Reddick rebounds from penalty to win for first time at Bristol
BRISTOL, Tenn. — Tyler Reddick’s No. 2 Richard Childress Racing Chevrolet had the word “BEAST” in big block letters on its hood Friday night.
The car was aptly named.
Even though Reddick had to come from the rear of the field twice in his Tame the Beast Camaro — once the result of a stiff penalty and once after a spin — he still needed a bit of luck to win the Food City 300 at Bristol Motor Speedway.
A bit of luck — and large measure of heartache for Justin Allgaier.
On older tires than Reddick had, Allgaier shot forward after a restart on Lap 287 of 300 and had a comfortable advantage until a flat tire sent him into the outside wall on Lap 289 and handed the top spot to Reddick, who had battled Brandon Jones and eventual runner-up Chase Briscoe for the second position behind Allgaier.
“I don’t know (how we did this),” said the reigning NASCAR Xfinity Series champion, who picked up his fourth victory of the season, his first at Bristol and the seventh of his career. “I thought we made the wrong adjustment on the last (pit) stop, but we had a really fast Chevrolet. We had fresher tires than Justin Allgaier there. We came down pit road and we were just too tight and I thought we were done for.
“I don’t know what happened. Everything just happened at the right spot. I fell back to fourth, and Jones hit the fence and then (Allgaier) had some sort of issue. As you can see, I’m speechless. I couldn’t believe what was happening.”
Minutes after limping home in eighth place, two laps down, a crestfallen Allgaier was still struggling to process what had just happened.
“I’ll be honest with you, this is the story of the year,” said Allgaeir, who led 131 laps, second only to the 137 of Kyle Busch, who fell out because of engine failure after winning the second stage. “We had a great car tonight. I don’t know if we could have beaten the 18 (Busch) apples to apples, but when he fell out, I thought — especially at the end — we had the best car.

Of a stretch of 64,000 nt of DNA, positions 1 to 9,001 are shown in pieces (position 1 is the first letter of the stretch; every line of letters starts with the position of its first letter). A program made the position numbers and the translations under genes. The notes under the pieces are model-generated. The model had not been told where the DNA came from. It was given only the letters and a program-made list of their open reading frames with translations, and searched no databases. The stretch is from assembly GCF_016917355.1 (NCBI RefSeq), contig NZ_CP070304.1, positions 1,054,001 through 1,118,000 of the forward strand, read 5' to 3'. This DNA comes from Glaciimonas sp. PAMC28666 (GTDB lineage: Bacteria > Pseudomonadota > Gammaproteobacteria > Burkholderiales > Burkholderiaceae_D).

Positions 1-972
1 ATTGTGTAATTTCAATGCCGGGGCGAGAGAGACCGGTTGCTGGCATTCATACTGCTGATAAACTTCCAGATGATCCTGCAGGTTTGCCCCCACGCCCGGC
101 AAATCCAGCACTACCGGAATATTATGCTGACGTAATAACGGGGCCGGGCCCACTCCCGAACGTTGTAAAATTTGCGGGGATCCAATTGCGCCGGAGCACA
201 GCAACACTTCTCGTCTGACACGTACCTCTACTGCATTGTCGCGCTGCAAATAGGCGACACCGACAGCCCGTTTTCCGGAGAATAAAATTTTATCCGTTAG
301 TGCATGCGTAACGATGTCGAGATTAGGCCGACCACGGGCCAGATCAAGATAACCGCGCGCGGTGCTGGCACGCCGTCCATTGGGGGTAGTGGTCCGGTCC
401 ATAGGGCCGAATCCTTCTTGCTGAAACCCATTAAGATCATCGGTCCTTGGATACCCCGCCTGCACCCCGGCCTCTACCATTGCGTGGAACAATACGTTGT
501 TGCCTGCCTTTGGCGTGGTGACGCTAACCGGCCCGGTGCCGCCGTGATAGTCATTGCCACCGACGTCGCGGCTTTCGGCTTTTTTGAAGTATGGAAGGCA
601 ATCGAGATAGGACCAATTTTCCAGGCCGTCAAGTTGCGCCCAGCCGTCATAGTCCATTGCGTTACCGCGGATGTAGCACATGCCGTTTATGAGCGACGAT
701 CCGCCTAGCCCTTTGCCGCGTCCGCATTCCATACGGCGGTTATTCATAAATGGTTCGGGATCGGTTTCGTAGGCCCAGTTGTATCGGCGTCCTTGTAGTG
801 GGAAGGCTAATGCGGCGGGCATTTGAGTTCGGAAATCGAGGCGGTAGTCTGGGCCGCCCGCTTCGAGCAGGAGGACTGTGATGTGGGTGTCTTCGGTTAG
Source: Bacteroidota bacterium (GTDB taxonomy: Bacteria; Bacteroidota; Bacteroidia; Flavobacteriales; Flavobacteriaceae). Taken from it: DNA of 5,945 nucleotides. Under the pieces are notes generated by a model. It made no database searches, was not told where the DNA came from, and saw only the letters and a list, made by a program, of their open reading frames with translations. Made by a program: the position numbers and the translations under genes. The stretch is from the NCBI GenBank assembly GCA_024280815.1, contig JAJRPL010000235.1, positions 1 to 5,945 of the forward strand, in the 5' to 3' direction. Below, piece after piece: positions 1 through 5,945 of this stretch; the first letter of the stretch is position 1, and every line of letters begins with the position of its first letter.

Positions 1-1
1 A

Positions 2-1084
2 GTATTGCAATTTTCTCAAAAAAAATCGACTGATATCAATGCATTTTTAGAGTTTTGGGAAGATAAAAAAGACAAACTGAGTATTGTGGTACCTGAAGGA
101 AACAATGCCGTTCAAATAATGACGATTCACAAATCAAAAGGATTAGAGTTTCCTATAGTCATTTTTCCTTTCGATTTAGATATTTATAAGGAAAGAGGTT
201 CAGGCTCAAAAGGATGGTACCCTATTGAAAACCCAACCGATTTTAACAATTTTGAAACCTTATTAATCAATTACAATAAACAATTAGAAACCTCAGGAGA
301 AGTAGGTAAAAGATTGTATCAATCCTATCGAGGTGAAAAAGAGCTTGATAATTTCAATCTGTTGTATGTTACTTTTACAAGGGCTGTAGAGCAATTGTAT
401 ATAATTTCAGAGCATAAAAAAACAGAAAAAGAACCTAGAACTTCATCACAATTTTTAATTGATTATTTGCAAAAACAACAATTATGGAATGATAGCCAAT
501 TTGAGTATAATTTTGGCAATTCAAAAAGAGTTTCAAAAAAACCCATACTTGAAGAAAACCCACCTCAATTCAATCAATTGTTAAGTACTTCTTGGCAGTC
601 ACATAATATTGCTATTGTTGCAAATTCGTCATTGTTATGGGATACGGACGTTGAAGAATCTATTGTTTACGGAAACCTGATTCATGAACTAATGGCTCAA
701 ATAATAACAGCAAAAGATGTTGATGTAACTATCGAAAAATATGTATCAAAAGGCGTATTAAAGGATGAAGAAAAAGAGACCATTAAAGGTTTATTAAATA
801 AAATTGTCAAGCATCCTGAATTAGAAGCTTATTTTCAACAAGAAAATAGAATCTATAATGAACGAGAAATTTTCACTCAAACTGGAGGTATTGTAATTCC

“I don’t know what else to do, man. It’s just so frustrating. These guys deserve a win. It’s just a tire went down, and there’s nothing you can do about it.”
John Hunter Nemechek ran third, followed by Jeremy Clements, pole-winner Austin Cindric and Gray Gaulding, the last driver on the lead lap.
Reddick’s adventurous evening started with the first 85-lap stage. After his No. 2 Chevrolet failed pre-qualifying inspection four times, Reddick was not allowed to post a lap in time trials, started from the rear of the field and immediately served a pass-through penalty that put him a lap down.
But Reddick earned a free pass as the highest-scored lapped car when NASCAR called the first caution on Lap 7 for Mason Diaz’s crash on the backstretch. Back on the lead lap, Reddick hustled his car through the field, and on Lap 81 he was fighting Allgaier for the lead.
But Reddick spun in Turn 4 underneath Allgaier’s Chevrolet, knocking the right rear of Allgaier’s car into the outside wall. Brandon Jones sped past and scored the stage victory under caution.
Stage 2 was even more bizarre. Reddick worked his way back to second, passing Allgaier for the position with eight laps left in the stage. Kyle Busch was first to the green-checkered flag on Lap 170, but his engine had begun to fail with five laps left and gave up the ghost as he crossed the start-finish line.
That came long after championship contenders Christopher Bell and Cole Custer and Monster Energy NASCAR Cup Series regulars Erik Jones and Joey Logano all sustained serious damage to their cars in a multi-car pileup on Lap 37.
Custer went three-wide on the top to pass the lapped car of Matt Mills, who moved up the track, pinching Custer’s No. 00 Ford into the outside wall. Custer’s car bounced off the wall and slammed into Bell’s Toyota, sending both cars sliding sideways. With no clear lane, Jones plowed into Custer’s car, and Logano’s Ford slid into Jones’ Toyota.
Both Logano and Jones retired from the race. Bell and Custer lost three laps and four laps, respectively, while their teams hustled to repair their cars.
“Typical Bristol crash,” Logano said. “You see them wrecking in front of you, and you’re on the brakes as hard as you can, and they just keep piling in, and you can’t stop quick enough. Some of that comes from a poor qualifying effort and from that you get caught up in things.
“I thought we were OK. Even saying that, we were still up to seventh or eighth. We weren’t that far back from starting 19th. We were picking our way through there, but it just happens.”